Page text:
Time to Get Out

Berghaus’s installation proposes a walk in the wilderness to reconnect with our emotional selves.

The wilderness has long been an arena for emotional self-discovery, from Henry David Thoreau’s retreat to Walden Pond in search of “the essential facts of life” to Cheryl Strayed’s quest for redemption on the Pacific Crest Trail, as depicted in the film Wild. Berghaus’s installation, Time to Get Out, celebrates this deep human need to escape civilisation and connect with nature. “We want visitors to experience a moment of clarity that convinces them that they can find their true selves by setting aside the humdrum trappings of modern life and heading to the great outdoors,“ the designers say.

Visitors will be taken on a journey from an enclosed space in the middle of a big city to a light-filled expanse representative of untrammelled nature. They first enter a tunnel of corrugated metal that invokes the industrial edgelands of the city and the claustrophobic feeling of a morning commute. An oppressive misophonia of sound adds to the growing sense of stressfulness as visitors become increasingly disconnected from the outside world. Eventually, however, they emerge into a translucent, full-height space, where a painting representing the different seasons is projected onto a vast canvas. In the heart of Somerset House, the outdoors is brought to life, giving visitors an opportunity to reflect on how they spend their valuable time.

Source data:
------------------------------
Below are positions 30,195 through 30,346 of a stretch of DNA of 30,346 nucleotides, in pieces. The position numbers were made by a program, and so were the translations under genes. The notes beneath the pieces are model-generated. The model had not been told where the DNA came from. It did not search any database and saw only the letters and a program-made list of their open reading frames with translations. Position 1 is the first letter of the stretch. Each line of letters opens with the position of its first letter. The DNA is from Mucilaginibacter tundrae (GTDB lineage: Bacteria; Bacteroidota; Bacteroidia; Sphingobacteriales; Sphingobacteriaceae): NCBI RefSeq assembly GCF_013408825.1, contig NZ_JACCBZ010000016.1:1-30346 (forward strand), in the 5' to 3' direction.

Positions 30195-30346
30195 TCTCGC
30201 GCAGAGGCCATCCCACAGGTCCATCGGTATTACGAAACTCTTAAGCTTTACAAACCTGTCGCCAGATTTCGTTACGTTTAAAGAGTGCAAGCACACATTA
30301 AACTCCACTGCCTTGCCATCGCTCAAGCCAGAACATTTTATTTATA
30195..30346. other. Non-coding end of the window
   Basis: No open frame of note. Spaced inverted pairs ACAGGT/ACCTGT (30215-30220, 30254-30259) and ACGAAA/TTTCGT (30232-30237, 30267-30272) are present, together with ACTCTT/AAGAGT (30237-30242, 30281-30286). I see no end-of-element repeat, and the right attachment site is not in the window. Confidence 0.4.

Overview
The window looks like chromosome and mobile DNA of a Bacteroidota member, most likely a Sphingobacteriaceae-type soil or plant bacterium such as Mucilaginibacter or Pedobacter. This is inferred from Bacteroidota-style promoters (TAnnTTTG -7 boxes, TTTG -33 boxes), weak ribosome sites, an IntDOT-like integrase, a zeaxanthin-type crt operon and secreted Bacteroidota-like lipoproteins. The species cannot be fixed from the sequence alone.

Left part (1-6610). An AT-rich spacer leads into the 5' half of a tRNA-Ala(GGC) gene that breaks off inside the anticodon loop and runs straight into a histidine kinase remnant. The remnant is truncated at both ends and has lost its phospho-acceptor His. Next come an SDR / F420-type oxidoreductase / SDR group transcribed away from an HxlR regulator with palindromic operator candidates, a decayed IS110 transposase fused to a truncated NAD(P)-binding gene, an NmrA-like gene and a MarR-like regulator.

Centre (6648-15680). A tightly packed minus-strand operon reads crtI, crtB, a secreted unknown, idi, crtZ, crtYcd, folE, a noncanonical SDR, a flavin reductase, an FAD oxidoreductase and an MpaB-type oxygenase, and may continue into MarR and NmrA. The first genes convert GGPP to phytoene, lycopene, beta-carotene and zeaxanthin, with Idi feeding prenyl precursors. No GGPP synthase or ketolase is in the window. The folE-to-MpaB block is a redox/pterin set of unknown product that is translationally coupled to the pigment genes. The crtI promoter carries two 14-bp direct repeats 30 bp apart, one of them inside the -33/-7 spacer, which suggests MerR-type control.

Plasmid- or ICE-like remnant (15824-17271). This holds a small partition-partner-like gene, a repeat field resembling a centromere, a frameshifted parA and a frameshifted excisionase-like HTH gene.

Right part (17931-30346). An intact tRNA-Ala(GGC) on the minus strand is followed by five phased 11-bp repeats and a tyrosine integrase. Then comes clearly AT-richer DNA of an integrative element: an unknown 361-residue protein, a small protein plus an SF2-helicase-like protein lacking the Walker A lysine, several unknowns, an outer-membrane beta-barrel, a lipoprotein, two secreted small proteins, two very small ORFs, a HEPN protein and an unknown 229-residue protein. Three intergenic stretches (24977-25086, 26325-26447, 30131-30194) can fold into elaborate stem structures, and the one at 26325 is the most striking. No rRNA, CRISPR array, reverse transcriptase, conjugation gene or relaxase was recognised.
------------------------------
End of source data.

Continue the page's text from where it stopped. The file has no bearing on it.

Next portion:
• Design Team: Katie Greenyer, Samuel Whitaker, Laura Allcott, James Hodgeson
  • Thanks to; Berghaus, Pentland Creative Agency, Right lines Communications, Pentland Communications
  • Supplier: Litestructures, Beam lighting, Janek Schaefer Sound